Poems are merely words you can remember
word for word. Question: What makes them so?
Think of the earliest nursery rhymes you know,
held from child’s January to old December:
rhymes, rhythms, imagery—rich as meringues.
Then complicate discussion, don’t reduce
odd imagery, words foolish, strange, diffuse—
aim for rijsttafel with tongue-tingling tangs.
Use richness to engage the memory:
conflicting quotes from Bible, Shakespeare, Yeats,
with Bach-like sense of heaven’s opening gates
or hall of mirrors, or sun-scattering sea…
Mesmerized readers have to puzzle out
in memory mazes what it’s all about.
My firm belief is that poetic structures originate as nothing more than memory aids, so that a work can be recited word for word. This was invaluable in preliterate societies and was used for tribal histories and spiritual revelations (Muhammad was illiterate, and the most powerful passages of the Quran are in strongly rhythmical rhyme) as well as for lullabyes and love songs. But the use of our human love of rhythmic beat, and our enjoyment of rhyme and wordplay, have helped verse develop into elaborate, engaging, memorable forms, varying by culture because of the different opportunities of the different languages. Enjoy the diversity, and the complexity!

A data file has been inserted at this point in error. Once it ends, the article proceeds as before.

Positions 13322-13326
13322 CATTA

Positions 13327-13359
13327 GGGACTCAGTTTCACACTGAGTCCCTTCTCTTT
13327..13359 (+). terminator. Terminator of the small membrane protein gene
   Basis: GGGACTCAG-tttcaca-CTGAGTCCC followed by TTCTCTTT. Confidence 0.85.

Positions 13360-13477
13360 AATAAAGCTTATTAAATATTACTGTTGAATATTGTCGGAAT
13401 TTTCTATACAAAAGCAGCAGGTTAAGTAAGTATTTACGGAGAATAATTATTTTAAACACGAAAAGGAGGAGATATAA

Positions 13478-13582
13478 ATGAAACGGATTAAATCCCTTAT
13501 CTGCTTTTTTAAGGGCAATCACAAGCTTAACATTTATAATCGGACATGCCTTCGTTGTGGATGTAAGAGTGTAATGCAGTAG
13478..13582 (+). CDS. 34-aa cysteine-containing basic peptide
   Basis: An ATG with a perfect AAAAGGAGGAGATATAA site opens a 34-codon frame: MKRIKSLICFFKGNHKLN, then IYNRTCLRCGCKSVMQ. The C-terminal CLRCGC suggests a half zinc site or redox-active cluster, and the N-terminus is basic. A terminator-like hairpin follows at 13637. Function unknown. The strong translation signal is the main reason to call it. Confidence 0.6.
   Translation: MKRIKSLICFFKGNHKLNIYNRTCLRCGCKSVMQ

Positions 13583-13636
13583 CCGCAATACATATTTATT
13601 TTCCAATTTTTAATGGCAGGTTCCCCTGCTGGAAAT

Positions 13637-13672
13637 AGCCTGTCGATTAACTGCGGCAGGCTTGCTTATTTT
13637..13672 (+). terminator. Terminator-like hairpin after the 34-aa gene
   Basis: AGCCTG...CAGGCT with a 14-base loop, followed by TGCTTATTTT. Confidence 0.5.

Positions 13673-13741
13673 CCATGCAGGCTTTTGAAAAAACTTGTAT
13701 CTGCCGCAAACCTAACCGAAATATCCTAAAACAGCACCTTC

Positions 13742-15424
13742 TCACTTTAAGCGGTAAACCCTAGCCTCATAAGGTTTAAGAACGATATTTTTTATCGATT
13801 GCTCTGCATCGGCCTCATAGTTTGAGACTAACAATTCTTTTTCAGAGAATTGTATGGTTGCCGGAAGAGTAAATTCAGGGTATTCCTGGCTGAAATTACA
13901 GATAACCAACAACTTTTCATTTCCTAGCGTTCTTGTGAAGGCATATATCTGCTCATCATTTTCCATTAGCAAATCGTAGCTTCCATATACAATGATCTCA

This sonnet, like ‘The Four Duties‘, has just been published in the Winter 2020 edition of The Orchards magazine of formal poetry.
Photo: “Indonesisch Rijstafel” by johl is licensed under CC BY 2.0